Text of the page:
This review of THE LAIRD’S BRIDE was published in the the September issue of the Australian Romance Readers Association Magazine, and I was so pleased with it, I asked for permission to publish it here. (BTW if you’re in Australia, the Laird’s Bride has a 24 hour Kindle special price of $1.49 (normally $4.99) on Wednesday October 4th.)
I certainly didn’t read this short story in The Mammoth Book of Scottish Romance when it first came out in 2011. How did that amazing book slip past my radar? Thankfully Anne Gracie has taken that short story and enlarged it into a longer novella. I’m delighted for an Anne Gracie fix while we wait for the next book in her Brides of Bellaire Gardens series (2024).
Cameron Fraser should be laird but isn’t—and won’t be for another five years. Until he’s thirty, or until he marries, his uncle is laird. Unfortunately, his uncle seems more interested in draping the castle with French silk than using that precious money to mend houses unroofed by a storm, and attending to the welfare of the tenants.
Infuriated by his uncle’s shortcomings, Cameron vows to marry the first eligible woman he meets, and so take his rightful place as laird to look after his people. And, be assured, Cameron always keeps his word.
When he does meet a woman, he thinks she’s a lad at first. She’s floundering through mud herding sheep, trying to rescue some that have fallen off the path into the boggy marsh. They’re both covered in mud from head to foot (of course he comes to help her, hero that he is) and in the ensuing melee he blurts out a proposal. Not the most romantic of moments, but to his astonishment she says Yes!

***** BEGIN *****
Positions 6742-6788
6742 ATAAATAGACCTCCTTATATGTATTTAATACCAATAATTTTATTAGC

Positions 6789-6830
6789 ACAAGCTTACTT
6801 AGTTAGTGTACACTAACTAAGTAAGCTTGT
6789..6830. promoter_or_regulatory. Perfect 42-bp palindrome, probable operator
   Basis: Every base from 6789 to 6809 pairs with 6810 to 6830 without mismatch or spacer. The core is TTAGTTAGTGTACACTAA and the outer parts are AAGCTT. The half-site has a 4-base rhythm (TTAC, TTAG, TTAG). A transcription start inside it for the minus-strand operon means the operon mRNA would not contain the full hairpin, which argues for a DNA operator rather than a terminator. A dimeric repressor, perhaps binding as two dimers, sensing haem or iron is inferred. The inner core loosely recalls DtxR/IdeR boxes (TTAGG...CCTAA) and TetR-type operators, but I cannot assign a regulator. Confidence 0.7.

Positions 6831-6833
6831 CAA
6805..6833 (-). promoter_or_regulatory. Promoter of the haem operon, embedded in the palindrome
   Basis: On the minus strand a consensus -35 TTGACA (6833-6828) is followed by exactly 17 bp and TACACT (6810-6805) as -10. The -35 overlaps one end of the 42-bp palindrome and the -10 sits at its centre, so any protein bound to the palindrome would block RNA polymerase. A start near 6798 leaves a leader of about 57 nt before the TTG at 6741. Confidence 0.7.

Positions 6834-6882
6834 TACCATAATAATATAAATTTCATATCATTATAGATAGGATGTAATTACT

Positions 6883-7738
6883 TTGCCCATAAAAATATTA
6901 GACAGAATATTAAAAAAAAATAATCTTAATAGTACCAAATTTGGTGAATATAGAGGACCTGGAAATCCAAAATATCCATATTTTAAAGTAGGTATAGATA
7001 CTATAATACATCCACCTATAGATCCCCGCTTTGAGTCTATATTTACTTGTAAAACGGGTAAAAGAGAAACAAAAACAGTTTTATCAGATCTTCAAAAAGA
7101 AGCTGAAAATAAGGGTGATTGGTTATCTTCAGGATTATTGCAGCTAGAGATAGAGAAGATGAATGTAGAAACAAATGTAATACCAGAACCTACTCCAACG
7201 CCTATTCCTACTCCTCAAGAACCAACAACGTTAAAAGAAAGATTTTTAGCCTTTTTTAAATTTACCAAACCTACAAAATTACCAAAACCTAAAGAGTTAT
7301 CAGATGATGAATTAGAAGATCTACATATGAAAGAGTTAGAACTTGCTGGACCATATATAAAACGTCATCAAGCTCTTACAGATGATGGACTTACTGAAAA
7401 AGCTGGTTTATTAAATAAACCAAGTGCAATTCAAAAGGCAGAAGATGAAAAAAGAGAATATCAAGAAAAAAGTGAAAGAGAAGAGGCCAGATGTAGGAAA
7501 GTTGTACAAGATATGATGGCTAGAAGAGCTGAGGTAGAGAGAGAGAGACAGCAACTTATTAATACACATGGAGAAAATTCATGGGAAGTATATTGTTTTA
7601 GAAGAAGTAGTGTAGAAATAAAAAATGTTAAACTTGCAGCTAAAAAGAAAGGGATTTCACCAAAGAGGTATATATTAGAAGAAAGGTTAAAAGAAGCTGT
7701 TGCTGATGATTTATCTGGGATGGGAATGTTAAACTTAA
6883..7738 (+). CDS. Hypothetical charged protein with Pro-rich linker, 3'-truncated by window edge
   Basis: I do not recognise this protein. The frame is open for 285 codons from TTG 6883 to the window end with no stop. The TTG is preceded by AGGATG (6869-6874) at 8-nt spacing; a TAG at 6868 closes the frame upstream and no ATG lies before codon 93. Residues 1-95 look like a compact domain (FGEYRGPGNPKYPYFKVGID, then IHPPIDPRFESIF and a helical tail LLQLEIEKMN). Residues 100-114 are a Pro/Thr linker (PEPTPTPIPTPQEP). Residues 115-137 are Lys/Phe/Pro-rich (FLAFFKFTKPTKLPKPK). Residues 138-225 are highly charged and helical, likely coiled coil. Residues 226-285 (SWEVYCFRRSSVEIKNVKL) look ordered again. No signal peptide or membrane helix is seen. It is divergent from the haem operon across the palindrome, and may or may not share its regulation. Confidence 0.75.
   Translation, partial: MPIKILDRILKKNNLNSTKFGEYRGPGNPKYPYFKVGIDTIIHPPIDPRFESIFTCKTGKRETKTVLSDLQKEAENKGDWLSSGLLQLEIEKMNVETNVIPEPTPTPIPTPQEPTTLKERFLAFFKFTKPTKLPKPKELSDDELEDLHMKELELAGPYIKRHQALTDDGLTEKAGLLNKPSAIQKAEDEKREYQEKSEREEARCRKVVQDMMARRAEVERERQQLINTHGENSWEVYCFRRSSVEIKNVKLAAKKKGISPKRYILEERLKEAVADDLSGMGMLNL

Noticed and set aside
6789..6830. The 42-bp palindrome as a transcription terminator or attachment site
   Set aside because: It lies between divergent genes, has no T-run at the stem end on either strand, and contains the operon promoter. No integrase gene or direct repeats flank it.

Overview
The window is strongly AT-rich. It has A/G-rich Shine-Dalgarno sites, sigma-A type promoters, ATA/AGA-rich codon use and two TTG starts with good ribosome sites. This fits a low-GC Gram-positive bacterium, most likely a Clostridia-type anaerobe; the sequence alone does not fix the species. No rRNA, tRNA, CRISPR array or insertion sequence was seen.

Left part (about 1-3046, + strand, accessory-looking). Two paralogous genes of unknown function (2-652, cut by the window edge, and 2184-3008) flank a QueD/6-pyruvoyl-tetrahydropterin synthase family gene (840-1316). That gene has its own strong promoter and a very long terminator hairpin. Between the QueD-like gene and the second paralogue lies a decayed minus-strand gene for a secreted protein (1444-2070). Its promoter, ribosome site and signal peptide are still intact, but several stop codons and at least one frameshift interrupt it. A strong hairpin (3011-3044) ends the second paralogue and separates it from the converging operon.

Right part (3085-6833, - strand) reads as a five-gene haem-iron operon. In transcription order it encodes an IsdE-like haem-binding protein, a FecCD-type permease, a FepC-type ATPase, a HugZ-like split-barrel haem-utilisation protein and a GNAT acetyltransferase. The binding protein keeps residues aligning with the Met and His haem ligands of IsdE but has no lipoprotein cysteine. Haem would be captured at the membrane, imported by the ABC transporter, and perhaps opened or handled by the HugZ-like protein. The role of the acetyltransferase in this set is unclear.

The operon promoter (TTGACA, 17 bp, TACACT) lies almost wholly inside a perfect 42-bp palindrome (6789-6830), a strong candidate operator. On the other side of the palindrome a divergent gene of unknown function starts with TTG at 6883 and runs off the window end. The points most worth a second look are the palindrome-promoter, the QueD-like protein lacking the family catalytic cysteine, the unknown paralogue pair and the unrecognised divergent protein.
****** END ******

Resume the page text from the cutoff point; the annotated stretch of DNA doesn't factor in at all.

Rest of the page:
He doesn’t realise she’s living with her horrid grandfather and being treated as little more than a slave, starved, and worked to the bone. It takes her about two seconds to ask him a couple of questions—for example, does he have a house? (yes, cough, only it’s a castle), and then she sees Cameron as her ticket out of misery and servitude. Why not? she thinks. It can’t be worse than what she’s going through now.
They get married a couple of scant hours after they meet!
Oh, it’s such a delight to read this. Obviously, Jeannie and Cameron don’t know each other at all, and have married for wildly different reasons.
But the joy of discovering each other after the wedding, the delight, the falling in love, that’s the lovely touch Anne Gracie brings to this beautiful novella. The unexpected poetry, the gift of the blue shawl, everything will appeal to your tender heart. So, clear the afternoon, boil the kettle, and settle in to enjoy some swoony romantic Scottish moments.
Review by Malvina